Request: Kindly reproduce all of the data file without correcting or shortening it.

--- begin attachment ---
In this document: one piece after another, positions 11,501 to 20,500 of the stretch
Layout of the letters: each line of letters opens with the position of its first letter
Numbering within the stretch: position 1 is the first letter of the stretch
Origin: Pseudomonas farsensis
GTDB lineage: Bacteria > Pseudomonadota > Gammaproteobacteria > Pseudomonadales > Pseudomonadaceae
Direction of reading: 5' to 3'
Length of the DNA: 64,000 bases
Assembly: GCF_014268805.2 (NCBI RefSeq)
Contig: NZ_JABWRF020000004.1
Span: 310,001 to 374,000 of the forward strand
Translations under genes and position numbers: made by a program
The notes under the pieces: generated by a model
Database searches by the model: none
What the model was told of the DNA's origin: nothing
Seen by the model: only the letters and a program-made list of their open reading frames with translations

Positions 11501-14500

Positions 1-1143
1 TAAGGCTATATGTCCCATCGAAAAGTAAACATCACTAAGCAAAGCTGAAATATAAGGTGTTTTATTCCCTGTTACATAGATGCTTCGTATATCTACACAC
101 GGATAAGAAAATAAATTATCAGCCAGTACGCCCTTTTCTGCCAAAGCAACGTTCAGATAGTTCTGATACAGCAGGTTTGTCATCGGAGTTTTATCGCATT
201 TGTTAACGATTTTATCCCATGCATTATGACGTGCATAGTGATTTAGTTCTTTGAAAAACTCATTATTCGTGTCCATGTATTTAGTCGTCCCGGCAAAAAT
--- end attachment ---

In this document: one piece after another, positions 11,501 to 20,500 of the stretch
Layout of the letters: each line of letters opens with the position of its first letter
Numbering within the stretch: position 1 is the first letter of the stretch
Origin: Pseudomonas farsensis
GTDB lineage: Bacteria > Pseudomonadota > Gammaproteobacteria > Pseudomonadales > Pseudomonadaceae
Direction of reading: 5' to 3'
Length of the DNA: 64,000 bases
Assembly: GCF_014268805.2 (NCBI RefSeq)
Contig: NZ_JABWRF020000004.1
Span: 310,001 to 374,000 of the forward strand
Translations under genes and position numbers: made by a program
The notes under the pieces: generated by a model
Database searches by the model: none
What the model was told of the DNA's origin: nothing
Seen by the model: only the letters and a program-made list of their open reading frames with translations

Positions 11501-14500

Positions 1-1143
1 TAAGGCTATATGTCCCATCGAAAAGTAAACATCACTAAGCAAAGCTGAAATATAAGGTGTTTTATTCCCTGTTACATAGATGCTTCGTATATCTACACAC
101 GGATAAGAAAATAAATTATCAGCCAGTACGCCCTTTTCTGCCAAAGCAACGTTCAGATAGTTCTGATACAGCAGGTTTGTCATCGGAGTTTTATCGCATT
201 TGTTAACGATTTTATCCCATGCATTATGACGTGCATAGTGATTTAGTTCTTTGAAAAACTCATTATTCGTGTCCATGTATTTAGTCGTCCCGGCAAAAAT